Bullet Impacts in Super-Slow Motion


(YouTube Link)


This 10-minute video shows the impact of bullets on various targets at 1 million frames per second. It was made by Werner Mehl, an engineer noted for his development of high-speed photography:

Germany’s Werner Mehl is the talented engineer who created the PVM-21 infrared chronograph, in many respects the most sophisticated ballistic speed-measuring system currently available to the general public. Werner runs a company, Kurzzeitmesstechnik, which specializes in high-tech ballistic measuring systems and ultra-high-speed photography. Werner has engineered camera and lighting systems that can literally track a bullet in flight, millimeter by millimeter, with eye-popping resolution. Werner employs digital cameras that record up to 1 million frames per second, with effective shutter speeds as fast as 1.5 nano-seconds. The videos produced by Werner’s systems are amazing. Below are two short samples. The first shows a 7mm bullet penetrating cardboard. Note you can clearly see the engraving of the rifling on the bullet.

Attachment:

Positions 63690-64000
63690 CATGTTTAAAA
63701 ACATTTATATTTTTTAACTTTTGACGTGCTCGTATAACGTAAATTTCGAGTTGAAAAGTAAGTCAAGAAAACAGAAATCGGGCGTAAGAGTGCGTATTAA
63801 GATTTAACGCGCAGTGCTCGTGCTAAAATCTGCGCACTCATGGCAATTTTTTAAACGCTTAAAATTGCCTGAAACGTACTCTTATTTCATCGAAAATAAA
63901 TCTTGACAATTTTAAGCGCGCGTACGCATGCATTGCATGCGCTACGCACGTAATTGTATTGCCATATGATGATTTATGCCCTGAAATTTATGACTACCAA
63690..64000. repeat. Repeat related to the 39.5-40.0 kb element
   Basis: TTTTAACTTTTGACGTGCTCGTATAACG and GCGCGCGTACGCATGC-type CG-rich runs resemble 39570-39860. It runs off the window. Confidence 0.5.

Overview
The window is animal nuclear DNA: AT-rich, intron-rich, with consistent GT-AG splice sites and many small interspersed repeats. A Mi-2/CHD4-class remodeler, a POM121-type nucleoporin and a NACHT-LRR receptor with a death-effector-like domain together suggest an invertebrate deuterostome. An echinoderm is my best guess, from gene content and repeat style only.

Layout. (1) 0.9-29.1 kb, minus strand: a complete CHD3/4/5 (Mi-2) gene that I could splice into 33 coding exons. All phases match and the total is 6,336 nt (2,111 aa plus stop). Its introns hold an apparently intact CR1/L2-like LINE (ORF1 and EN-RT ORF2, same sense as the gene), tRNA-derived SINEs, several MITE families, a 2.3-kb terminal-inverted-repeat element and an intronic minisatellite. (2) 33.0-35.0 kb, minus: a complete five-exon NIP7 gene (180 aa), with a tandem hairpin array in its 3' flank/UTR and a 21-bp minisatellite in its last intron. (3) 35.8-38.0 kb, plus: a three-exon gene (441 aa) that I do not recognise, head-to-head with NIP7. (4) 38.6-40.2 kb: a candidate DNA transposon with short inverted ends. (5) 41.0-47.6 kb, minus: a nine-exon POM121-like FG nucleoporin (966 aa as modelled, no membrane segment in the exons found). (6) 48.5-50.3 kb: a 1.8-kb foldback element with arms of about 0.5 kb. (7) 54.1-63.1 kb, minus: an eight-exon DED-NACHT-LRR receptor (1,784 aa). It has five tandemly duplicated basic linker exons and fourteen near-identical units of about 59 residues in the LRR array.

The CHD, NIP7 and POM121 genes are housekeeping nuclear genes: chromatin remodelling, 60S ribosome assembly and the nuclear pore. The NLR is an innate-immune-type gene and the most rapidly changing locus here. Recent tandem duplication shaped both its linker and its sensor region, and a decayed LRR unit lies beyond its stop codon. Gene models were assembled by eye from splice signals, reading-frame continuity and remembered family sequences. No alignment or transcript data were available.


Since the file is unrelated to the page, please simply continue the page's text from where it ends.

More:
Link via Hell in a Handbasket | Werner Mehl's Website

I would have thoroughly enjoyed the video if not for the giant watermark. Trying to watch everything happening behind it while it remained stationary was not only annoying, but straining, and now my eyes feel funny. Cool video, though. Thanks, neatorama!
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Love the choice of music it took the surrealism of this video to another level...it was hypnotizing to say the least. Oh, and a quick question what kind of bullet was that they used at 4:29? The flat headed one? Never seen a bullet like that before.
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Specifically a wadcutter pellet. The diabolo term is applied to all pellets with that wasp-waisted shape - the back is hollow which allows the skirt to flare out to seal the bore properly and also helps by keeping weight forward of the centre of drag to improve stability. You can get domed, pointed and even hollow nosed, as well as flat fronted.

The flat-fronted variety are used to punch very clean holes in paper targets to reduce ambiguity when scoring. As you can see from the film - they work, too!
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So, now I know from slo-mo-close-up what the bullets do that I shoot with.

What amazes me from the clips where you see the same kind of shot over and over again (like where they hit a bullet from the side, or where ty hit an edge with the half of the bullet) is that nowadays they can control a shot so accurately as they do.
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